Let's say I constructed a language L and taught it to a thousand people. In a few years, their level of proficiency is perfect. I ask them to only speak L from now on and send them to an island where they make lots of babies.

Question: will their grown-up children speak exactly according to the way I originally constructed the language, no matter how hard it actually is?

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    Given all the unrealistic presuppositions in this question, any answer at all is correct. To start with, people cannot construct languages (not even language L) any more than they can construct livers. And nobody can teach any language to 1000 people to gain a perfect level of proficiency, any more than we can install identical livers in 1000 people with perfect efficiency. And then, since you ask them, they'll never speak any other language again. Right. Well, if you can do that to them, you can do the same to their kids (btw, are you setting up schools in L?). Sorry, doesn't work like that – jlawler May 15 '15 at 15:16
  • I think the "1000 perfect speakers" is worse than that. In principle, you cannot know if you have even one perfect speaker, since there are no native speakers to serve as empirical litmus paper. – user6726 May 16 '15 at 0:00
  • @jlawler Lots of people create languages. See the Wikipedia page on constructed language. The most well-known constructed language (or "conlang") is Esperanto, spoken fluently by hundreds of thousands of people. – Zgialor May 16 '15 at 2:18

Almost certainly not, because the rules of language change still apply. Without considerable engineering (whose methods have probably not been invented yet, or at least not been tested on a large scale and refined), it is likely that there will be a lot of corners that are subject to relatively quick change when people start to use the language.

Similar situations occur in practice which demonstrate this in the variant "no matter how easy the original language actually is". In certain contact situations, a very simple pidgin can develop and become so successful that many children grow up with it as their native language. Within a few generations it becomes a full creole language.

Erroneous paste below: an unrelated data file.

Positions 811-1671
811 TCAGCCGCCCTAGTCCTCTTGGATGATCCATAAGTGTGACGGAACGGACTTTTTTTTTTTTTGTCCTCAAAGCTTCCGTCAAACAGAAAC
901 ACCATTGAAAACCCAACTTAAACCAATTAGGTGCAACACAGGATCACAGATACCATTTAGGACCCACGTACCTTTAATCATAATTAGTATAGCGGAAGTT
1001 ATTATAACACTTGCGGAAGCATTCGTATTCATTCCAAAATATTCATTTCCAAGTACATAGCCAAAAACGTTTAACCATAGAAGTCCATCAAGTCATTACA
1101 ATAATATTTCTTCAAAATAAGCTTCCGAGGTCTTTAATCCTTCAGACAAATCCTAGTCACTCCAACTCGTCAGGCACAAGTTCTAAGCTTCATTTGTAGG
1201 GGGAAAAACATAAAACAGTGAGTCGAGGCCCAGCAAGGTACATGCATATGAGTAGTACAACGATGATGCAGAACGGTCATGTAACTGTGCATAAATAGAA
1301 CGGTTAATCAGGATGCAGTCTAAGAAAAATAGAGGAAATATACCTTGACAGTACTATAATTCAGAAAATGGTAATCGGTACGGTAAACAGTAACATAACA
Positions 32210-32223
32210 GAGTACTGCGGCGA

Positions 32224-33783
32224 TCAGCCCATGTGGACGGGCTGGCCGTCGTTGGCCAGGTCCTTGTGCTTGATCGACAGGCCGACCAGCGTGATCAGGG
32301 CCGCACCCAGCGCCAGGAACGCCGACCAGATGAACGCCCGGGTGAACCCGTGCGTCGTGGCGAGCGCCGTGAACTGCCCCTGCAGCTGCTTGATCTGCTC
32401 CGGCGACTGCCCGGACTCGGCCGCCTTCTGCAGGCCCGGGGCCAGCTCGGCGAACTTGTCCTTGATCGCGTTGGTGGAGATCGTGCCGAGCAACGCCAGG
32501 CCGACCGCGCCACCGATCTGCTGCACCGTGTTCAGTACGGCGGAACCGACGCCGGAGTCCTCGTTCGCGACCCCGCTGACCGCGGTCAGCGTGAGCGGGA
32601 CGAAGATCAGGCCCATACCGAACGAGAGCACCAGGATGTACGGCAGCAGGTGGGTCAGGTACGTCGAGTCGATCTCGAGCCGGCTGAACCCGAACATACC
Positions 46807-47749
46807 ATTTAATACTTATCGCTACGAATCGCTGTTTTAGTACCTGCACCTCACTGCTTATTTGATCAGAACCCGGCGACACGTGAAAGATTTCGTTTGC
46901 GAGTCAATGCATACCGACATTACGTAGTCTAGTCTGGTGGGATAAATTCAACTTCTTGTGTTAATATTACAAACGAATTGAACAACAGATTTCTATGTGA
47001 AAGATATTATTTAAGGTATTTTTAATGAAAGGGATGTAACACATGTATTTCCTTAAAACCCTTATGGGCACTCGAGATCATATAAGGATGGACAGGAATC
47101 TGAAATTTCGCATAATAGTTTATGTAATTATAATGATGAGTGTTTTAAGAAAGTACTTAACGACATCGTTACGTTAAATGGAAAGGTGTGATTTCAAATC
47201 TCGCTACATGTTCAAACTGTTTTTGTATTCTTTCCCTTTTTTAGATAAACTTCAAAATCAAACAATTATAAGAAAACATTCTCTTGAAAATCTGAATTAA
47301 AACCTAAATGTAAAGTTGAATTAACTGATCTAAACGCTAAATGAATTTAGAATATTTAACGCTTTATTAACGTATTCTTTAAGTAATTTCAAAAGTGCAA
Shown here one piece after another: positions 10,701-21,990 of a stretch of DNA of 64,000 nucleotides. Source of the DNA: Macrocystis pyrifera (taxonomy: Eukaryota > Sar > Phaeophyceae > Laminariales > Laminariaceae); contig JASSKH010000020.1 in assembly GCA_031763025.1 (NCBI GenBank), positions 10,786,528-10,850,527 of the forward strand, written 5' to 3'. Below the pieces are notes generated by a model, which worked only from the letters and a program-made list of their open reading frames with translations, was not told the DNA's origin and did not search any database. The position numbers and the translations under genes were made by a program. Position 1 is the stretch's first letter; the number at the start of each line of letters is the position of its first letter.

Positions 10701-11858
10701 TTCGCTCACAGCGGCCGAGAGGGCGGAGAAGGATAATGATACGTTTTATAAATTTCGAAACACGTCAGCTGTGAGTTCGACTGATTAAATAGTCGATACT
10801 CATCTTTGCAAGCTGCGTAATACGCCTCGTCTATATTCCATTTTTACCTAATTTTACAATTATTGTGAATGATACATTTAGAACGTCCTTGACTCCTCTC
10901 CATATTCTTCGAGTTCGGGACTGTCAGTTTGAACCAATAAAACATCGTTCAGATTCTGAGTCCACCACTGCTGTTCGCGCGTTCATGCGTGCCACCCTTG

There is no reason to assume that one wouldn't see similar instability issues in the situation you describe, where the new language is complex rather than simple. (Or with a new language of average simplicity.) It's important to understand that the evolution of languages doesn't converge towards a regular, logical and practical state but is caused by factors such as people's desire for succinctness, vivid expression, politeness etc.

Note that complications in the original language are definitely not the issue in the way you seem to be worried about them. If the language is easy enough for the first generation to learn perfectly, then it's definitely easy enough for their children to pick up.


I agree with jlawler's comment that the hypothetical scenario is impossible. However, for what it's worth, a somewhat comparable real-life parallel is the case of Hebrew, which was "revived" after centuries of near disuse. Modern Hebrew has undergone a very considerable amount of change in the century or so -- mostly in vocabulary, syntax and idiom, but also in morphology, phonology and phonetics. The extent of change is greater than what any long-established language I know of has undergone in the same period. This suggests that no matter how carefully a constructed language is designed, once it is used in the real world it will quickly start looking very different from what the designer(s) had in mind. This is inevitable given normal human linguistic creativity, the inexorability of language change and the fact that no designer can anticipate all the uses a language will be put to. Since a lot of language change happens during childhood language acquisition, even one generation should be enough to bring about some change -- for example, if the morphology is complex ("no matter how hard it actually is"), you could expect to see some amount of analogical simplification.

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